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Transgender Inmate Sues Indiana State Prison Over Hormone Therapy

Thomas Hawk

A transgender inmate is suing the Indiana Department of Correction for denying her request for hormone therapy while in prison.

Anthony Loveday was diagnosed with gender dysphoria – conflict between a person’s physical gender and their gender identity -- while in prison, and says the Indiana State Prison’s denial to provide hormone therapy is unconstitutional.

American Civil Liberties Union of Indiana attorney Jan Mensz is representing her. He says the prison is treating gender dysphoria differently than other medical conditions.

“For example, if you were diagnosed with cancer within the DOC, they wouldn’t limit your treatment or deny you treatment just because you didn’t come into the DOC with that diagnosis,” Mensz says. “We believe gender dysphoria, and the medical community agrees, is a serious mental health issue.”

The ACLU has filed for an injunction on Loveday’s behalf that would force the prison to provide Loveday with hormone therapy treatment.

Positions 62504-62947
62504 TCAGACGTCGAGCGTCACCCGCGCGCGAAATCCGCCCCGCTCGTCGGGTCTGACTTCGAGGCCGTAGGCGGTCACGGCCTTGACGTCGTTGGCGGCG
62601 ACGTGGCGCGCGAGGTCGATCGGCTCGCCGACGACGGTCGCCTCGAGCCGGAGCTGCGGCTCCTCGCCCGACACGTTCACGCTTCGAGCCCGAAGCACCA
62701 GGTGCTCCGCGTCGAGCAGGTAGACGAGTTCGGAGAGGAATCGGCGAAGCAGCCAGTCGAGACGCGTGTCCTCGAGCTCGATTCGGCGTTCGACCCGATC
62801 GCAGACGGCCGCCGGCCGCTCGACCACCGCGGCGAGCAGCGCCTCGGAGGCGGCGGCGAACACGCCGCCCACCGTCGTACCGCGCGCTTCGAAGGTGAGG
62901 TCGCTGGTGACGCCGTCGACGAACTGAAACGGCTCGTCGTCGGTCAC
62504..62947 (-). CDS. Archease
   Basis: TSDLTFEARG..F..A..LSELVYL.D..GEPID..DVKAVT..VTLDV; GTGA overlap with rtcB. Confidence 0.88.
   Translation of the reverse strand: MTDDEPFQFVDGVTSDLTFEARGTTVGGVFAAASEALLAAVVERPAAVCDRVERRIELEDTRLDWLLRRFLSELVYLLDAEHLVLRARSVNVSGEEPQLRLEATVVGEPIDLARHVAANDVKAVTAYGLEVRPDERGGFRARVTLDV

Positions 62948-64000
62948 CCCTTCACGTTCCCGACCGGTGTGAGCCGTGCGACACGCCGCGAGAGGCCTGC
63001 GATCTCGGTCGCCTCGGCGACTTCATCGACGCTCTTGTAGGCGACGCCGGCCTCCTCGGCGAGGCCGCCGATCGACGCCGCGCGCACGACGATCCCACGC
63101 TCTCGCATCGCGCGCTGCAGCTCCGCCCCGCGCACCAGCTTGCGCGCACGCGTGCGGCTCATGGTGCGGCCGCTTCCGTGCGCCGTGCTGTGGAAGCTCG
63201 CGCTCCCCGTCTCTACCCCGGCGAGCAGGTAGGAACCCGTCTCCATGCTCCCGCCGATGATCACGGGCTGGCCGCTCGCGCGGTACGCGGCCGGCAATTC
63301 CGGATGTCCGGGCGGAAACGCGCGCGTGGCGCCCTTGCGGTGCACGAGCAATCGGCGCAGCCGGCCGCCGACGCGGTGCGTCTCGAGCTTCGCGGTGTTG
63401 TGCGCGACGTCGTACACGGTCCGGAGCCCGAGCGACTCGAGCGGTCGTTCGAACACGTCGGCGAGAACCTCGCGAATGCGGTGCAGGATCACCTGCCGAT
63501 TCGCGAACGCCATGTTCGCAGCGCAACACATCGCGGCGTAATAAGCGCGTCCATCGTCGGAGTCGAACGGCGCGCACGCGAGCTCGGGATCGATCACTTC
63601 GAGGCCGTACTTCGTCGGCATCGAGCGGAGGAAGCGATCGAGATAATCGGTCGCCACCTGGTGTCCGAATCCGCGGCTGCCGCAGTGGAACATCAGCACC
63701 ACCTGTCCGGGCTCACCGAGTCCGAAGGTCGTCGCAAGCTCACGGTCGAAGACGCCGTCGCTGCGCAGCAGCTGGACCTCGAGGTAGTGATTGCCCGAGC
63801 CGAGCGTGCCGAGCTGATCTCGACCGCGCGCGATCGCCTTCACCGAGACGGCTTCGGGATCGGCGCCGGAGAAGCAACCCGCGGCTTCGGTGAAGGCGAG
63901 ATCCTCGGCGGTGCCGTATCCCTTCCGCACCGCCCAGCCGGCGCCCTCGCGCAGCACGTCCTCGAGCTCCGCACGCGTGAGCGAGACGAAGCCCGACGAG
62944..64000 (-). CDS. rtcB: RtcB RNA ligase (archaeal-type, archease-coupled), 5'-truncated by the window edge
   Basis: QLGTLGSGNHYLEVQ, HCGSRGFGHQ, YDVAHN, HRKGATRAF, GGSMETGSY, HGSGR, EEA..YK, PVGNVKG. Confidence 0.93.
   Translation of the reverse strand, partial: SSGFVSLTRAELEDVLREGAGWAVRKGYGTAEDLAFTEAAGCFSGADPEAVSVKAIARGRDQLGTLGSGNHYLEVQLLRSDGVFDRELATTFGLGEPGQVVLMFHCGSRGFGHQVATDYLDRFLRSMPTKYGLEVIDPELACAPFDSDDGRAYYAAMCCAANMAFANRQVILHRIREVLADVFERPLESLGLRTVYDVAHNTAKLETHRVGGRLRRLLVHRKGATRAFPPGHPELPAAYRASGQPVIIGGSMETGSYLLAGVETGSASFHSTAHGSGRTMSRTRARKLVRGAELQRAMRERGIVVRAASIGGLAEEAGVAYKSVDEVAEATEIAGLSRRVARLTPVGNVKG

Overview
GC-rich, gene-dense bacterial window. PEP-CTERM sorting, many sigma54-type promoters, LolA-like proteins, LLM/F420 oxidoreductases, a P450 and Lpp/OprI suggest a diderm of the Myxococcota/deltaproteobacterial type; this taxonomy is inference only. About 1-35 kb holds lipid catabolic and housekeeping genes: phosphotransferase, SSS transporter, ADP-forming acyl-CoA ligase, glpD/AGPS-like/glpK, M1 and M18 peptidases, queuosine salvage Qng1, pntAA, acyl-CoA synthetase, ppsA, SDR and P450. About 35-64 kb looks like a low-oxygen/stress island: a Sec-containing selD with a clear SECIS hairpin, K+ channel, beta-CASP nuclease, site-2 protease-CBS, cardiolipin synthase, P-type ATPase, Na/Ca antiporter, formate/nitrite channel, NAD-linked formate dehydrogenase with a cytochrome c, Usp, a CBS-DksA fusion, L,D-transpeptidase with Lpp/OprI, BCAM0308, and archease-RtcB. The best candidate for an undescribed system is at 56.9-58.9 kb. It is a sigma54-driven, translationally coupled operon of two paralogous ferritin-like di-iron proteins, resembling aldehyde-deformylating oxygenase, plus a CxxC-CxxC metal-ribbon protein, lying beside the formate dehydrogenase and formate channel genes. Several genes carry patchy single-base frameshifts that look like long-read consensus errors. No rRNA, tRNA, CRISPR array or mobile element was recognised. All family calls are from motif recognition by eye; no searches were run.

Mensz says Loveday suffers from anxiety, depression and other mental health issues as a result of her untreated gender dysphoria.

“So, I think some of the symptoms that maybe Ms. Loveday was experiencing throughout her life are exacerbated in the DOC,” Mensz says. “And I think that’s an experience that’s familiar probably for many with gender dysphoria that are incarcerated.”

A Department of Correction spokesperson says no one can comment on the ongoing lawsuit at this time, but said in a statement: “At this time the IDOC does not have a specific policy covering hormone therapy. In cases such as these we operate within our existing medical protocols.”

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